State Theatre New Jersey

Review

Cellist Matt Haimovitz and Pianist Navah Perlman—An Afternoon of Beethoven, John Corigliano, and Philip Glass

On November 17, the recent classical concert at the State Theatre showcased the talents of cellist Matt Haimovitz and pianist Navah Perlman. They have been playing music together for four decades, beginning in elementary school. The program included Beethoven and American composers John Corigliano and Philip Glass. For a cloudy cold November day, the music was soothing and the dialogue interesting as they informed us about the composers and the music.

Haimovitz remarked that the combination of cello and piano is incongruent—the instruments don’t belong together. The cello is happy with string instruments, and the piano is a member of the percussion family. But Beethoven brought them together and the blend is magical. They juxtaposed the music of ‘contemporary music giants’ with Beethoven and for classical music aficionados it was a feast.

They opened with the maestro’s 12 Variations in G Major on a Handel Theme, “Judas Maccabaues” which was light. The second piece was Philip Glass’s The Orchard, which was drenched in foreboding and piercing cello sounds and then light piano, rife with tension and emotion. His Partita No. 2 for Solo Cello sat in his filing cabinet for seven years until he unearthed it and asked Haimovitz to review it a few years later. Haimovitz said it was like a Bach Cello Suite and he played four movements from it. From one movement to the next, it was expansive and then choppy seas and a back and forth until the end of part three where silence ensues and then off to the fourth movement which has an atmosphere of seeking and longing.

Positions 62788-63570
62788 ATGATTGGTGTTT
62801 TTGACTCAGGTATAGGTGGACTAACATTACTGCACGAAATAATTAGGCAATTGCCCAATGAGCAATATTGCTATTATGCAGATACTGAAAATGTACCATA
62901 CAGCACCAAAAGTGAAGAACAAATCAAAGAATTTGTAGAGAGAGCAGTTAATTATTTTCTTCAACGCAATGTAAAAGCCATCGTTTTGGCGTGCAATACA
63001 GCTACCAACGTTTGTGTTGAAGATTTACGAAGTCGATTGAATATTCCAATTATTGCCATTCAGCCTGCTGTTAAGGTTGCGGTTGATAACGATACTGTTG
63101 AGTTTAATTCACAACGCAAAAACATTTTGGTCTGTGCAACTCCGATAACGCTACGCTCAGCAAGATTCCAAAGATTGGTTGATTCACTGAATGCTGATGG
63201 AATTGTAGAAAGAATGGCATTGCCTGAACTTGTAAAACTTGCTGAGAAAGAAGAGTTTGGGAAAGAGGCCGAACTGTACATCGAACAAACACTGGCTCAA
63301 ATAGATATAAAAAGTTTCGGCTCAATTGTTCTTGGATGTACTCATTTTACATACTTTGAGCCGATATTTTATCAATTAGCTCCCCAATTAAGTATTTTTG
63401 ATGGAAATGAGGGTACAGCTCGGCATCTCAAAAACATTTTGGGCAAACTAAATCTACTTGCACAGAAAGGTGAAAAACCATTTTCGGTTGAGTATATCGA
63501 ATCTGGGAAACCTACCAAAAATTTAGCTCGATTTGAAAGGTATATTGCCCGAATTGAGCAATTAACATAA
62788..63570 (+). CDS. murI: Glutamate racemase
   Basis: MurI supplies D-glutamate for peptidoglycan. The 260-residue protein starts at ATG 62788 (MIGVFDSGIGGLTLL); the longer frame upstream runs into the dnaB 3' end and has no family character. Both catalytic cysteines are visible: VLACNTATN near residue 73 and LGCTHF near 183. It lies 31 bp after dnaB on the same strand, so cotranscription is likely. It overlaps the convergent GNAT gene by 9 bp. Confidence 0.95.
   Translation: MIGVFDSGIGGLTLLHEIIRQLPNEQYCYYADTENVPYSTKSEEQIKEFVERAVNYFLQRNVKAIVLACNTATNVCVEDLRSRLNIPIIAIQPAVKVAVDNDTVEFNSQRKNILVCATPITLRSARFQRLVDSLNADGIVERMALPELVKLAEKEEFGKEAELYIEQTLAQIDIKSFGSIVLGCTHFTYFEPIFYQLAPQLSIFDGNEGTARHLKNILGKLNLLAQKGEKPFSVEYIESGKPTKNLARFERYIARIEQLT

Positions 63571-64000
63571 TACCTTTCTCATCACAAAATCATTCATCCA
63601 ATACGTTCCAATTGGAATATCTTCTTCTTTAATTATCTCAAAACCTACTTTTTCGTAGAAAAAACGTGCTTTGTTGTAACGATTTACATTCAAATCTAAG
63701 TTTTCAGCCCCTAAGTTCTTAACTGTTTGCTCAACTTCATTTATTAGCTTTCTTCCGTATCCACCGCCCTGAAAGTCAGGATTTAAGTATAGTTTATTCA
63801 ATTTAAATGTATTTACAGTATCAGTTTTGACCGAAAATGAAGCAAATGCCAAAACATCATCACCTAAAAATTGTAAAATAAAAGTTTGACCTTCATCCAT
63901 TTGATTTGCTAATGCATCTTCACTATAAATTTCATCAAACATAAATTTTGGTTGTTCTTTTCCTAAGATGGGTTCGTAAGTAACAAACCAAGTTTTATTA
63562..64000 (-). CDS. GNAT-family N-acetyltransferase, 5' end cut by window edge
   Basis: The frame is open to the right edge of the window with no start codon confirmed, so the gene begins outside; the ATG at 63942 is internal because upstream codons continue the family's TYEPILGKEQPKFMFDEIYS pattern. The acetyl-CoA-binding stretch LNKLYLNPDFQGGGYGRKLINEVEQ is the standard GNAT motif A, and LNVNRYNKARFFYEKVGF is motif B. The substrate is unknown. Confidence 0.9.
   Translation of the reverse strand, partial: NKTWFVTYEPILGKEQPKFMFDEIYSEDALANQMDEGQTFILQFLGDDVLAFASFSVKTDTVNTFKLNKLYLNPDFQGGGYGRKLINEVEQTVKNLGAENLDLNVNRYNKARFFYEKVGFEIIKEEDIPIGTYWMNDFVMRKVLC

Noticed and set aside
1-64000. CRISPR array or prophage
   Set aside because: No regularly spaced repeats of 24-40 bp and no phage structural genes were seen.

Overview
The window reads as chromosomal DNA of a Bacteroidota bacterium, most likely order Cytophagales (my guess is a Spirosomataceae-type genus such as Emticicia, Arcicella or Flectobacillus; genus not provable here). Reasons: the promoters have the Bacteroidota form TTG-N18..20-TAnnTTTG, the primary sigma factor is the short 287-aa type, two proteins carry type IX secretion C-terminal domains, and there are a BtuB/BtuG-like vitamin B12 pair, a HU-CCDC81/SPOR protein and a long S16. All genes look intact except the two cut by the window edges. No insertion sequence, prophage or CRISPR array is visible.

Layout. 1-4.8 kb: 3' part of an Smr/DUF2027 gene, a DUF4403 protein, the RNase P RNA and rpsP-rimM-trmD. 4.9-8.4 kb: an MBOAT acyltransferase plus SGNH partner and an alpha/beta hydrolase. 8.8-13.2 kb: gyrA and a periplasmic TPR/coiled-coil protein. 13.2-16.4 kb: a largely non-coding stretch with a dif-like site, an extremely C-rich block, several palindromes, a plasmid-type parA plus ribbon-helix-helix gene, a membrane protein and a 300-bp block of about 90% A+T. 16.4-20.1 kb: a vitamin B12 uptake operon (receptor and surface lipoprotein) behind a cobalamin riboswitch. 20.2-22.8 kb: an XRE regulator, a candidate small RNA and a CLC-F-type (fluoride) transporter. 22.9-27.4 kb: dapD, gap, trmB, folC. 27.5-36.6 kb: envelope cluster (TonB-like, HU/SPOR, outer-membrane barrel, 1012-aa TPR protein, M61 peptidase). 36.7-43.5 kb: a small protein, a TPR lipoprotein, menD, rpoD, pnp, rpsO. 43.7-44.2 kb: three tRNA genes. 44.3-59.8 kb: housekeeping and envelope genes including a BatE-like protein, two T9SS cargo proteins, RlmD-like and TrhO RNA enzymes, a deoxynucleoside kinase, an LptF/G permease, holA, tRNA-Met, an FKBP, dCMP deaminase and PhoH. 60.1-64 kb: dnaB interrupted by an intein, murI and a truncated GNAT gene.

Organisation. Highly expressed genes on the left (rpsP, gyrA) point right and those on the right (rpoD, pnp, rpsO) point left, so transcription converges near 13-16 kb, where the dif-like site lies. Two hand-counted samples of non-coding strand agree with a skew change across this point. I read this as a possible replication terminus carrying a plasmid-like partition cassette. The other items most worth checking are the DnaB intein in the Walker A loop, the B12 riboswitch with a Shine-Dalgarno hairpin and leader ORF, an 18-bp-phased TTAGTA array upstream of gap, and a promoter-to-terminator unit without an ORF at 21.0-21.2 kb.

The piano solo for Corigliano’s Fantasia on an Ostinato was beautifully played by Perlman. She approaches the piano with hesitation and is careful as she presses its keys, treating it delicately. She explained an ostinato is a beat which runs throughout the whole piece of work creating an atmosphere which can sometimes be hypnotic. The ostinato for this work is from Beethoven’s 2nd movement of his 7th symphony. Themes, tunes, melodies can be heard in ostinatos and a fantasy is free in form and inspiration. This one started out deliberate, ebbed and flowed, and at times had a fury until it started winding down. For the finale they played a Brahms sonata, the first piece they played together so long ago.

In 2020, Beethoven will turn 250 years old. Haimovitz said classical concerts during the year will have a Beethoven focus. I wondered if Beethoven at 12 years old had any inkling that the world would be celebrating him so many years after his debut of 9 variations in C Minor for piano on a march by Ernst Christoph Dressler. Haimovitz and Perlman’s outstanding performance was a lovely tribute to the maestro and two modern day musicians.

By Elizabeth Millar

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